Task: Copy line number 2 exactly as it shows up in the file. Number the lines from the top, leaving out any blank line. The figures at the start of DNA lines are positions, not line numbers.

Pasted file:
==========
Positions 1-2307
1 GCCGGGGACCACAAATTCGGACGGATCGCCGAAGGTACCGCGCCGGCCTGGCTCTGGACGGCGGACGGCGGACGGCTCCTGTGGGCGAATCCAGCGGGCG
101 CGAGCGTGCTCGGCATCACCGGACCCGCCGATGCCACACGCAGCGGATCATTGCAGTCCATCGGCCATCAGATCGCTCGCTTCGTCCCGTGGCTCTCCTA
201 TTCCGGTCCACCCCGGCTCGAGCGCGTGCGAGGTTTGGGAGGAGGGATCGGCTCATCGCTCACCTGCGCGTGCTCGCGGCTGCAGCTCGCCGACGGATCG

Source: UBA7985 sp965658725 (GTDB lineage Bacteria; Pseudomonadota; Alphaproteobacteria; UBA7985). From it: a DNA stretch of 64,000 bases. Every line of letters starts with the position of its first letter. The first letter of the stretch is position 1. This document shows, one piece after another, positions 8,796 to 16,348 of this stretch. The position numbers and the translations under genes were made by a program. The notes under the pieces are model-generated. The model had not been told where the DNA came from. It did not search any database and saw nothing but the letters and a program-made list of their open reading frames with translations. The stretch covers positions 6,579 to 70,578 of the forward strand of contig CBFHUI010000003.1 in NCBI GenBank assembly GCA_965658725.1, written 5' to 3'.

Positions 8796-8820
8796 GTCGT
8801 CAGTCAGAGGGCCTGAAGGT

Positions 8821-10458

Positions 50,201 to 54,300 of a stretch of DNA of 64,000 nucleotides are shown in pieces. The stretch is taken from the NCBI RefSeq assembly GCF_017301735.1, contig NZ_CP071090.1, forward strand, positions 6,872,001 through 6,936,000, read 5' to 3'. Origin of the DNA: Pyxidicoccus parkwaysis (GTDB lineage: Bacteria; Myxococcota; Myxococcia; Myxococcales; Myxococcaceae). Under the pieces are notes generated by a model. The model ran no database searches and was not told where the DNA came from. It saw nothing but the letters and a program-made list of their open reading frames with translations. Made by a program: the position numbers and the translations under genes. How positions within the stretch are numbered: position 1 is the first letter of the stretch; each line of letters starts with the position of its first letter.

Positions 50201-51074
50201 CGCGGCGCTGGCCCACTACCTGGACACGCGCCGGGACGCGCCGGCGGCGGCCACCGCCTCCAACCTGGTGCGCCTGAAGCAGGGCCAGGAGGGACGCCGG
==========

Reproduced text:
1 GCCGGGGACCACAAATTCGGACGGATCGCCGAAGGTACCGCGCCGGCCTGGCTCTGGACGGCGGACGGCGGACGGCTCCTGTGGGCGAATCCAGCGGGCG